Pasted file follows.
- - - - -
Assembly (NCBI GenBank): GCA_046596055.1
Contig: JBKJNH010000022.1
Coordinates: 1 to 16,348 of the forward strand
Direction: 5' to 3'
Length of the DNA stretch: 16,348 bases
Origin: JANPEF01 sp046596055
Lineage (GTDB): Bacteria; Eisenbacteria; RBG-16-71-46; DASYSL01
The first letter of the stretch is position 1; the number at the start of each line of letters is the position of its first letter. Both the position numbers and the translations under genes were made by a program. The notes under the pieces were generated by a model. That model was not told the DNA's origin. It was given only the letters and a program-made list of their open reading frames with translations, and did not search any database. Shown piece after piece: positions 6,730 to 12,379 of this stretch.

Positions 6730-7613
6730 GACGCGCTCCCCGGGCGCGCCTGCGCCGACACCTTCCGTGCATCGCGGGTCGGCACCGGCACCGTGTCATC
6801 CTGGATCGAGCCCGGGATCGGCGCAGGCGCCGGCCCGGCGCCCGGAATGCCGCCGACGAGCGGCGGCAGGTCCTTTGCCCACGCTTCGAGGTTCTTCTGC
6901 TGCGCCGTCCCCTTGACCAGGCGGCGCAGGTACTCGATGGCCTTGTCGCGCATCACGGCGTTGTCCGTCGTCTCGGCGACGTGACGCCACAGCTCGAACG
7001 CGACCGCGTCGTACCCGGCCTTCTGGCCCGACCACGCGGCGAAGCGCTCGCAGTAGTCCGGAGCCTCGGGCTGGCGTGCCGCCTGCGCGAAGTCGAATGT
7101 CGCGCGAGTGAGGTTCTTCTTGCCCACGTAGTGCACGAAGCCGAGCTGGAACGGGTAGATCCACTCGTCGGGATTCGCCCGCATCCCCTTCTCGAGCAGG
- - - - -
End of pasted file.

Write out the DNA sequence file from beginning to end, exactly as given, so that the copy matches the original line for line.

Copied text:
Assembly (NCBI GenBank): GCA_046596055.1
Contig: JBKJNH010000022.1
Coordinates: 1 to 16,348 of the forward strand
Direction: 5' to 3'
Length of the DNA stretch: 16,348 bases
Origin: JANPEF01 sp046596055
Lineage (GTDB): Bacteria; Eisenbacteria; RBG-16-71-46; DASYSL01
The first letter of the stretch is position 1; the number at the start of each line of letters is the position of its first letter. Both the position numbers and the translations under genes were made by a program. The notes under the pieces were generated by a model. That model was not told the DNA's origin. It was given only the letters and a program-made list of their open reading frames with translations, and did not search any database. Shown piece after piece: positions 6,730 to 12,379 of this stretch.

Positions 6730-7613
6730 GACGCGCTCCCCGGGCGCGCCTGCGCCGACACCTTCCGTGCATCGCGGGTCGGCACCGGCACCGTGTCATC
6801 CTGGATCGAGCCCGGGATCGGCGCAGGCGCCGGCCCGGCGCCCGGAATGCCGCCGACGAGCGGCGGCAGGTCCTTTGCCCACGCTTCGAGGTTCTTCTGC
6901 TGCGCCGTCCCCTTGACCAGGCGGCGCAGGTACTCGATGGCCTTGTCGCGCATCACGGCGTTGTCCGTCGTCTCGGCGACGTGACGCCACAGCTCGAACG
7001 CGACCGCGTCGTACCCGGCCTTCTGGCCCGACCACGCGGCGAAGCGCTCGCAGTAGTCCGGAGCCTCGGGCTGGCGTGCCGCCTGCGCGAAGTCGAATGT
7101 CGCGCGAGTGAGGTTCTTCTTGCCCACGTAGTGCACGAAGCCGAGCTGGAACGGGTAGATCCACTCGTCGGGATTCGCCCGCATCCCCTTCTCGAGCAGG